Thirty-four years later, Agee’s book remains not only a moving personal testament, but, perhaps more importantly, a crushing indictment of U.S. foreign policy. He realized that what the CIA actually does—in addition to gathering information—is to engage in covert operations that ultimately create conditions favorable for U.S. corporate interests, which, he wrote, depend upon easy penetration and use of cheap labor markets and access to inexpensive raw materials. Any country challenging those interests not only represented an impediment to transnational capital, but also served as a highly dangerous example to other countries.
When people protested poverty and squalor in their country, they were usually facing the repression of brutal dictatorships. When they rose up against those oppressive conditions, they were frequently beaten, imprisoned, tortured, killed, or simply “disappeared”—all under the umbrella of Cold War rhetoric and hysteria. When a country successfully overthrew its dictatorship or oppressive regime, as in places like Guatemala, Cuba, the Dominican Republic, Chile, Grenada, and Nicaragua, every step was taken to isolate it, force a break in diplomatic relations, and engage in all kinds of dirty work to destabilize the unfolding revolutionary process.
On the ground, Agee’s job included activities like bugging embassies, planting fake messages in toothpaste tubes so as to frame Cuban embassy officials, writing bogus news stories and publishing them under the bylines of paid journalists, gathering lists of subversives, and exchanging information with the local police and military so they could round up so-called Communist sympathizers and interrogate them, even torture them, to obtain more information on other activists and activities. Upon reflection, my father realized these activities did not add up to spreading democracy and freedom for Latin Americans.
What was Agee able to accomplish by writing his books? By identifying CIA agents in countries where the United States engaged in covert operations, Agee was able to disrupt operations and force the agency to change its cryptonyms, procedures, and personnel—especially in Ecuador, Uruguay, and Mexico, where he was stationed. But most importantly, he was able to educate the U.S. public, and the world, about not only the activities of the CIA, but, significantly, the interests it represents. As he stated in CIA Diary:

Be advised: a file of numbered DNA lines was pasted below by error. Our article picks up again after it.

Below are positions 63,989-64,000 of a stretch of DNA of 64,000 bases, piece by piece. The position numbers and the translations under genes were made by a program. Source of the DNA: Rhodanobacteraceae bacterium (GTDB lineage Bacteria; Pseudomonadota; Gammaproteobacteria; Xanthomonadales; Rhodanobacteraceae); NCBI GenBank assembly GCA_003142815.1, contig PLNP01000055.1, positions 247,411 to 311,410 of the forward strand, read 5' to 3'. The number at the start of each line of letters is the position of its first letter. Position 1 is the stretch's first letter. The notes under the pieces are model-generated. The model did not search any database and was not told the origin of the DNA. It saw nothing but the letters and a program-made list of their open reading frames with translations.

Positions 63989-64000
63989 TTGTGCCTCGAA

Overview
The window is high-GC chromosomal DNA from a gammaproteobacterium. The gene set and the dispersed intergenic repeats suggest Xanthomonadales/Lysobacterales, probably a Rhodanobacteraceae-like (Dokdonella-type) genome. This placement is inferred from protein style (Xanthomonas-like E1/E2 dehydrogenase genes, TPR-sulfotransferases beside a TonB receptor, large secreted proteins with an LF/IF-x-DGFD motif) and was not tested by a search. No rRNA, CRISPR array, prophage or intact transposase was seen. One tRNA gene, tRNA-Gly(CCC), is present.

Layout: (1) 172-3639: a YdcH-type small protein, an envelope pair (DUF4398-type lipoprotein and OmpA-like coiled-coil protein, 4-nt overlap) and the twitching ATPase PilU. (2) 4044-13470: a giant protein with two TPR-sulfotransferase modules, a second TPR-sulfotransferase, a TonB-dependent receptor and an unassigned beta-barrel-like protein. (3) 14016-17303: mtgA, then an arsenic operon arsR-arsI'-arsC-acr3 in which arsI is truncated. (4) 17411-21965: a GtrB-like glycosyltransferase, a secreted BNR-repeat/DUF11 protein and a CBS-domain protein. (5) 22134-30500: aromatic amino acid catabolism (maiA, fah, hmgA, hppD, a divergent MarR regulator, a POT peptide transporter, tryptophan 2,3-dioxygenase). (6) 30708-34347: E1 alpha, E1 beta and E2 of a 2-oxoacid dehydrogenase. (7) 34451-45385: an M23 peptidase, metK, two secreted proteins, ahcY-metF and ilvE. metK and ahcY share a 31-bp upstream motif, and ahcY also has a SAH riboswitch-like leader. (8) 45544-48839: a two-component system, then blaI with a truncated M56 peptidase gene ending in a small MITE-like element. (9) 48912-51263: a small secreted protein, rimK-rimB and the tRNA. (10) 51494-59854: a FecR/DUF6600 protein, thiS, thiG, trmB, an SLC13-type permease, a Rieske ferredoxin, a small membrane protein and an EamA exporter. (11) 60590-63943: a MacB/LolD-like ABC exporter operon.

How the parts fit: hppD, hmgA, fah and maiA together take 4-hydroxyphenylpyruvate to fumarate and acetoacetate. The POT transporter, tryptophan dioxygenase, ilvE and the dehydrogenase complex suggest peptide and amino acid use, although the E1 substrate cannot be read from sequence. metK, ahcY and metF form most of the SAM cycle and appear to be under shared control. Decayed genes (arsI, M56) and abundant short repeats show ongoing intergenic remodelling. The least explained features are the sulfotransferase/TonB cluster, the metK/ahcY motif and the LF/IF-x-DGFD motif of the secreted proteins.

Probably at no time since World War II have the American people had such an opportunity as now to examine how and why succeeding U.S. administrations have chosen, as in Vietnam, to back minority, oppressive and doomed regimes. The Congressional investigating committees can, if they want, illuminate a whole dark world of foreign Watergates covering the past thirty years, and these can be related to the dynamics within our society from which they emerged. The key question is to pass beyond the facts of CIA’s operations to the reasons they were established—which inexorably will lead to economic questions: preservation of property relations and other institutions on which rest the interests of our own wealthy and privileged minority. This, not the CIA, is the critical issue.
These are the insights, dispersed throughout Agee’s writings, speeches, and interviews, that have resonated so deeply with people. Everywhere I go, admirers of my father have said to me, “When I read your dad’s book, my whole way of seeing the world changed.”
Under quite challenging circumstances, my dad spent the rest of his life writing and speaking about U.S. foreign and domestic policy with particular emphasis on the hidden role of covert operations in propping up U.S. corporate interests. In 1982, Congress passed, and Ronald Reagan signed into law, the Intelligence Identities Protections Act, making it a federal crime to reveal the identities of CIA agents. The U.S. Supreme Court also overturned lower-court rulings that affirmed Agee’s contention that he had been unlawfully denied his right to due process, his right to travel, and his First Amendment rights of free speech when his passport was arbitrarily revoked in 1979 by then secretary of state Alexander Haig. In 1981, the Supreme Court ruled in Haig v. Agee that the Passport Act of 1926 granted the executive branch the authority “to withhold passports on the basis of substantial reasons of national security and foreign policy.” In other words, anyone’s passport can be revoked by the signature of the secretary of state.